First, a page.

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options pros were positive about the market's chances for ending in the green today, but beyond that, the picture is decidedly murky.

"I think we get a rally out of today," said one options trader, noting that the

Nasdaq 100

held the 2200 level "pretty well and I think that we'll close higher on the day."

Beyond today, however, options traders and analysts are decidely less unanimous on where the market is headed.

The biggest problem for the market right now? Too many bulls, said Jay Shartsis, options strategist at

R.F. Lafferty

in New York, echoing comments he has made about the market lately.

Last week's

Investors Intelligence

survey continued to show a huge amount of optimism, which from a

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contrarian standpoint is pretty bearish. The percentage of bulls in last week's poll of financial advisers was 61.8%, while bears numbered only 30.4%. The new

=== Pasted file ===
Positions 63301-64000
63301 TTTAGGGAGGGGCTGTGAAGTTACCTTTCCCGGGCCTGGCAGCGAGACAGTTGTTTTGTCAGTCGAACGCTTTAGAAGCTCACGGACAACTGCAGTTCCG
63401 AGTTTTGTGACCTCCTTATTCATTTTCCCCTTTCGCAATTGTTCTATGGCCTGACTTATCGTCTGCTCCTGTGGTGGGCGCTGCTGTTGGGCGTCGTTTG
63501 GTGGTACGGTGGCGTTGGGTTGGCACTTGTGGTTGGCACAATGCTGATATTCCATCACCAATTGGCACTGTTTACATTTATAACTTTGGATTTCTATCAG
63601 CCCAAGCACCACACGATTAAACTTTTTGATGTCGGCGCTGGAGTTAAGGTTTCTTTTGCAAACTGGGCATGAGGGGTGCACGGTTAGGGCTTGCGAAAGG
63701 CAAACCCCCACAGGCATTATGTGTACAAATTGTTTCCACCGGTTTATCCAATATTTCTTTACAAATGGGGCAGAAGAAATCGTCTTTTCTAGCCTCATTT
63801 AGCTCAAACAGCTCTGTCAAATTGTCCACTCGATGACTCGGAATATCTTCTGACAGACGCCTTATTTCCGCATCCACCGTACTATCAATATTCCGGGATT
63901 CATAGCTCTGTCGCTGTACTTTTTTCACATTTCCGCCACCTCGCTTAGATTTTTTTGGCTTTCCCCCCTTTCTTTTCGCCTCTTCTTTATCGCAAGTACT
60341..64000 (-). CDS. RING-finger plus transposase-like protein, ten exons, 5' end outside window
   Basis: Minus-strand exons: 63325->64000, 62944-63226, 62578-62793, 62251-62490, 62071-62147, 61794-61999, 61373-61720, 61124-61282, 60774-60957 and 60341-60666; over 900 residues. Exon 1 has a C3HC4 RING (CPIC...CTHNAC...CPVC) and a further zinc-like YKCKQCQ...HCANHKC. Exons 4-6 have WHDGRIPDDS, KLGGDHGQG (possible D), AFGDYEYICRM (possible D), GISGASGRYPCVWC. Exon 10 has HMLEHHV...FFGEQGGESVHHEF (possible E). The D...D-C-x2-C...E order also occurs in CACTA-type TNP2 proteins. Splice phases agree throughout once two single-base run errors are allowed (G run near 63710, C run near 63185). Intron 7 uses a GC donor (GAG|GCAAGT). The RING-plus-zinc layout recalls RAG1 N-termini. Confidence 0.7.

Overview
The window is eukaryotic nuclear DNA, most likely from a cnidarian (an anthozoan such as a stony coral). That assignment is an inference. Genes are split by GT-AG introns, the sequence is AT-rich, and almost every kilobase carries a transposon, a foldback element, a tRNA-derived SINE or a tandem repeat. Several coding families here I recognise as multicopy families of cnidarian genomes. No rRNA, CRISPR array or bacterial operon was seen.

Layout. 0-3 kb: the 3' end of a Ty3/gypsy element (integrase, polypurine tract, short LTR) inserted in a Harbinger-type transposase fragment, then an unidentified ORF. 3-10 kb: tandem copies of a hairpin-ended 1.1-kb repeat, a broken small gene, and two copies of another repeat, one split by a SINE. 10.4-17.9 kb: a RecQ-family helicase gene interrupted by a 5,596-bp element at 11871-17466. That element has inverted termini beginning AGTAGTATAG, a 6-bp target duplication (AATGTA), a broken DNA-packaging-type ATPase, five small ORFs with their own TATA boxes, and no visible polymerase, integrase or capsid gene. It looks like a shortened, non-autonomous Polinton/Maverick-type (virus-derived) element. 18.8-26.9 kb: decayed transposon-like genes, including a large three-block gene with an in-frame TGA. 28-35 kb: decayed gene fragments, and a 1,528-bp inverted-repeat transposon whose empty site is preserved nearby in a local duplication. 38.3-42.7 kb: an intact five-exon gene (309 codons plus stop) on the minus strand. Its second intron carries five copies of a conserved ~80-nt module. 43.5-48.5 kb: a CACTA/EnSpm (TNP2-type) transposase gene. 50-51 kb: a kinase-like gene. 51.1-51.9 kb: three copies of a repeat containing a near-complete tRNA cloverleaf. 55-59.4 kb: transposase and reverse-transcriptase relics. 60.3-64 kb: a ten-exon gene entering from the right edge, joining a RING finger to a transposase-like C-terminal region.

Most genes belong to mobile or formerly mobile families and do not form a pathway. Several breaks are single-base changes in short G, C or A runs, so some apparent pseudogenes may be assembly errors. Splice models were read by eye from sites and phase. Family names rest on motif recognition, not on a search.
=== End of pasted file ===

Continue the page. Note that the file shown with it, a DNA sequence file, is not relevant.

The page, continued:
Investors Intelligence

survey will be out later today.

"These sentiment figures are very worrisome," Shartsis said. "That needs to change."

Interestingly enough, Shartsis noted, the

Value Line Index

of 1,800 stocks is trading near its highs despite the collapse in tech stocks.

Meanwhile, another gauge of investor sentiment, the

Chicago Board Options Exchange

equity put/call ratio, was on the rise, which to some is more constructive for stocks. The rise in the equity put/call ratio indicates that investors aren't as comfortable as they have been in the recent past. The CBOE equity put/call ratio was at 0.73. That means for every 100

calls that traded, 73

puts traded.